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Let’s Get to Wort: Beer Training at Friends of Ham

It’s a funny thing this beer mollarch, isn’t it? Who thought “you know what, guys? You see all this barley and wheat that’s just knocking about? What if we boiled that up and then stick these funky flowers in it and then leave it for a bit? I know we usually eat this stuff so we don’t die and that, but I have a hunch this could be really good!” If we take archaeological evidence as any indication, we can assert that this visionary was trend-setting around 13,000 years ago within the Natufian culture of the Eastern Mediterranean. It was in a cave in Mount Carmel in Haifa, Israel, where archaeologists found the earliest evidence of the fermented article we know and love today: residue from a 13,000-year-old beer.

This goes a long way in explaining why the Natufians were only semi-sedentary in that they probably wanted to be a bit more travelling and nomadic but were most likely too drunk to move anywhere a lot of the time and so got a bit more Neolithic with it, developing the earliest examples of agriculture and permanent settlements on the whole planet. Now I am just a humble blogger so take what I’m saying with a pinch of salt but I assert that the Natufians realised that they couldn’t sesh on the regular if they were moving about all the time with inconsistent barley and wheat sources and so after intermittently kicking the can down the Levantine road for a while, the Natufians decided to pack in the paleo life and set up shop in Jericho, domesticating cereals. Ipso facto, beer is responsible for the advent of farming.

Although I doubt any of the arachnologists were bold enough to sample the 13,000-year-old residue to get a true impression of the beer’s mouthfeel, the consensus was that even in its prime the beer had a gruel-like consistency. This gives a lot of credence to the strange yet salient assertion from Rob, FRAM’s very own barman and craft beer aficionado: “yeah, beer is just kind of like porridge with an upgrade.” I can’t really argue with that to be honest, although whenever I want to up my porridge game I’ll opt for honey and banana rather than, you know, fermentation. Each to their own I guess and I look forward to Rob’s fruitless efforts to get ‘Fermented Porridge’ onto FRAM’s brunch menu.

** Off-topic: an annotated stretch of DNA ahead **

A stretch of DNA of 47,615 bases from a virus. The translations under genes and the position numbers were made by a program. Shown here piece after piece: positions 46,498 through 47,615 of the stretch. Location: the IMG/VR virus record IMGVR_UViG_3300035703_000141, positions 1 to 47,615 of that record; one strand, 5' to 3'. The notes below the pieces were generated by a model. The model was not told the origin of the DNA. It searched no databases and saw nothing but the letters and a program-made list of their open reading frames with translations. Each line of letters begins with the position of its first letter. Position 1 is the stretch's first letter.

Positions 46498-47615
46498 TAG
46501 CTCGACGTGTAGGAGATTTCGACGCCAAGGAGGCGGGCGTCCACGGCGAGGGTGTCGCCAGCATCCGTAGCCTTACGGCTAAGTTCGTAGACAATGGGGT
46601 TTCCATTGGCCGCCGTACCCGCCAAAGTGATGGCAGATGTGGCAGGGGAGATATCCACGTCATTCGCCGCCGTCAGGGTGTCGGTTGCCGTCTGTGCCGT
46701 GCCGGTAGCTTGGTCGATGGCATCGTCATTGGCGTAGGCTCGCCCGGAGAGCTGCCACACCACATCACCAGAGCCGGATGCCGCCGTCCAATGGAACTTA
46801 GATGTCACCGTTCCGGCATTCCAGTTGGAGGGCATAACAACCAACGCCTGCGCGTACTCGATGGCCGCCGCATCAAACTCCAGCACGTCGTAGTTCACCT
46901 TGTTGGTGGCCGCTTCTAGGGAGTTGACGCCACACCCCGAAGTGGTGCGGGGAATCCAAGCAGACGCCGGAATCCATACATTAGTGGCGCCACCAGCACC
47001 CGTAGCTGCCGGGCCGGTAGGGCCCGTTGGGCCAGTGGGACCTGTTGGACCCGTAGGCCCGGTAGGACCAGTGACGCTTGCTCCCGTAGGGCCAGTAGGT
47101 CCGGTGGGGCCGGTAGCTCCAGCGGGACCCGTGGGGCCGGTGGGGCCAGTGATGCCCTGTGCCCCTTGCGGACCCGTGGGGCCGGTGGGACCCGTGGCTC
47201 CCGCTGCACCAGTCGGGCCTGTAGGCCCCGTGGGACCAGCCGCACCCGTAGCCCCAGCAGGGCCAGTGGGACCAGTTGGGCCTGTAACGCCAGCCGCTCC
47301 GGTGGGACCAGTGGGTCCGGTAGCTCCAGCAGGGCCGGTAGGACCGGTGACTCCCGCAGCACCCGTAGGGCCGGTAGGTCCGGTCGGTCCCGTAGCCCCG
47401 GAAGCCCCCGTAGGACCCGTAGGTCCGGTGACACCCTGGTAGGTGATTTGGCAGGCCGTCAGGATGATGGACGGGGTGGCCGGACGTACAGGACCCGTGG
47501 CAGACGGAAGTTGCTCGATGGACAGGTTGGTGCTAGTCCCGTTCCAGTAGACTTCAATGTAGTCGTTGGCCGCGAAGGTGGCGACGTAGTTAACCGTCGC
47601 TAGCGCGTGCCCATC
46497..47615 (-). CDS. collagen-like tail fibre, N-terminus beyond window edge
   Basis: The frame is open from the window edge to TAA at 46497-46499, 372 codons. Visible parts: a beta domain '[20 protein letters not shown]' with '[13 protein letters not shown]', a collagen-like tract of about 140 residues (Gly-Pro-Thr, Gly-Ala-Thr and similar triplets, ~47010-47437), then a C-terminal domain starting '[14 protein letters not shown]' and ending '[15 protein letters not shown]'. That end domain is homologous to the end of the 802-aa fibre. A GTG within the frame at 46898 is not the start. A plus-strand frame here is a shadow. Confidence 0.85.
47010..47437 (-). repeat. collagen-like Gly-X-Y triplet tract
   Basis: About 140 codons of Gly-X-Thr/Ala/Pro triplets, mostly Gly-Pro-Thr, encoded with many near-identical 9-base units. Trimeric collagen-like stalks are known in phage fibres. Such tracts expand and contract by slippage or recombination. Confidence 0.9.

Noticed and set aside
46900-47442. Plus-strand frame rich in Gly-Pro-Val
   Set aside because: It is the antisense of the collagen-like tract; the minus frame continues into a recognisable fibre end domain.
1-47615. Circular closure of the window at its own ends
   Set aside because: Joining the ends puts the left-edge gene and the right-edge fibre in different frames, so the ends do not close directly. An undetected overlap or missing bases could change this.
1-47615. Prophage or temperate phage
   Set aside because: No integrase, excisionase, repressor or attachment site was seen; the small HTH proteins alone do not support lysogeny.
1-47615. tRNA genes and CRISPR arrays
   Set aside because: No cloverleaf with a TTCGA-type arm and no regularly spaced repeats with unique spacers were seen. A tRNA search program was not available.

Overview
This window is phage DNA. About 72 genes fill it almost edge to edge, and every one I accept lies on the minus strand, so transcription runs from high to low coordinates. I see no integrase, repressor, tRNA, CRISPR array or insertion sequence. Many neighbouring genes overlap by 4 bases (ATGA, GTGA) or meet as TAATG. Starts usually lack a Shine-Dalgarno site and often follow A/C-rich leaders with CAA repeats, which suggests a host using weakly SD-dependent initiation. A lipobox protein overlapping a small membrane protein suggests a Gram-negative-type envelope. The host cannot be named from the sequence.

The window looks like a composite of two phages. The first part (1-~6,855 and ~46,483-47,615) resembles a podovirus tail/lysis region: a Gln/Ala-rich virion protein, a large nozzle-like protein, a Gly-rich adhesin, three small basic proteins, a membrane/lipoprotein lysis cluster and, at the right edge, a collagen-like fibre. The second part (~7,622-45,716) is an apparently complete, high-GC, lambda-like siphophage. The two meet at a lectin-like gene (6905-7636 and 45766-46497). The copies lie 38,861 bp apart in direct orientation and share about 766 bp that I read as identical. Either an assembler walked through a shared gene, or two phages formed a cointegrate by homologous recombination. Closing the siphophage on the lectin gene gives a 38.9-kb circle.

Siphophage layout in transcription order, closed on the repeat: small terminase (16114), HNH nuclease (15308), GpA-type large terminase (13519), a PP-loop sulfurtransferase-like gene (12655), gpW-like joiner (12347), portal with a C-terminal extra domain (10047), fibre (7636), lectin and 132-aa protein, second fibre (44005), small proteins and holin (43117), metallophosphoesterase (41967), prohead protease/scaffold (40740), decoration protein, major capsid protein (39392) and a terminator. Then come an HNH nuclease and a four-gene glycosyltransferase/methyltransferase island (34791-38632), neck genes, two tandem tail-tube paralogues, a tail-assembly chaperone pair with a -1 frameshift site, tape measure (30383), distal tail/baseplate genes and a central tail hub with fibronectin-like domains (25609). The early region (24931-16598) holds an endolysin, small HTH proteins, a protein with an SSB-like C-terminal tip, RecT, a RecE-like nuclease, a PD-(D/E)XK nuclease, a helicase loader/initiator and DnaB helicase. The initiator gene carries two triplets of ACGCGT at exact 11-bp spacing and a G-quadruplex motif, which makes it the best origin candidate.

Anyway, whilst cereals saw spontaneous fermentation due to naturally occurring contact with wild yeasts, the process of forced fermentation was definitely an upgrade, an upgrade which led to a rich brewing and beer culture wholeheartedly enjoyed by both patrons and staff of Friends of Ham alike. But for novices and know-it-alls alike, there’s always more to learn and what better way to do that than a look at the brewing process at both home and industrial scale? Under the tutelage of our own brewmaster, Harry AKA Bee Dot Ledge, the bar and kitchen staff at Friends of Ham took to brewing our own beer in an attempt to gain a greater insight into what makes beer, well, beer. Whilst we were originally going to try and tackle a single malt single hop pale, Harry decided to go all-out in making arguably the most popular style in the craft world at the moment: a (hopefully) juicy double dry-hopped NEIPA with golden promise as the base malt, supplementary Carapils malt and flaked oats being brought into the mash to (please, Lord,) give the beer a more luxurious and full mouthfeel that will (most likely) bolster the juiciness of the dry-hopped citra and mosaic hops. The brew also used Apollo as its bittering hop, added fairly early in the boil for about 15 minutes to add a bit of bite that’ll survive through the fermentation. Whilst 105g of both citra and mosaic were saved for dry-hopping, 45 grams of each were added once the wort was taken off the boil.

As you can probably guess, we are excited to enjoy the fruits of our labours in a week and are counting down the days like Christmas is around the corner. Don’t feel too sorry for us though! During the boiling period we were given the chance to sample a wide variety of styles ranging from classic English pales such as Kirkstall Pale, an ever-present in the FRAM cask range, through Belgian trappist favourite, Orval, and then onto the indulgent impy stouts such as Demoersleutel’s Willy Tonka 4.

This was all before making the short journey to see our good friends down at Northern Monk who were nice enough to take us on a tour of one of their brewing sites. It was kind of like our little operation down in the FRAM basement only bigger, more metallic and with less Blu Tack on the airlocks. Pretty much the same. As well as showing us how it’s done, the good people at Northern Monk threw in a few thirds of some of their finest brews, including Glory, a remarkably smooth TIPA considering it sits at 10.5%. It’s safe to say that we weren’t in a rush to go anywhere and stuck around to sample some more of Northern Monk’s wares. By the morning after, my head was hurting I had learnt so much about beer…

In all seriousness, Friends of Ham has again shown its commitment to giving its staff greater understanding of its products and a chance to develop any prior knowledge and learn new skills, something that a large amount of businesses both inside and outside of the hospitality industry don’t really do. Here’s hoping that the Blu Tack has done its job and that our brew remains uncontaminated!


Oscar, FRAM Blogger

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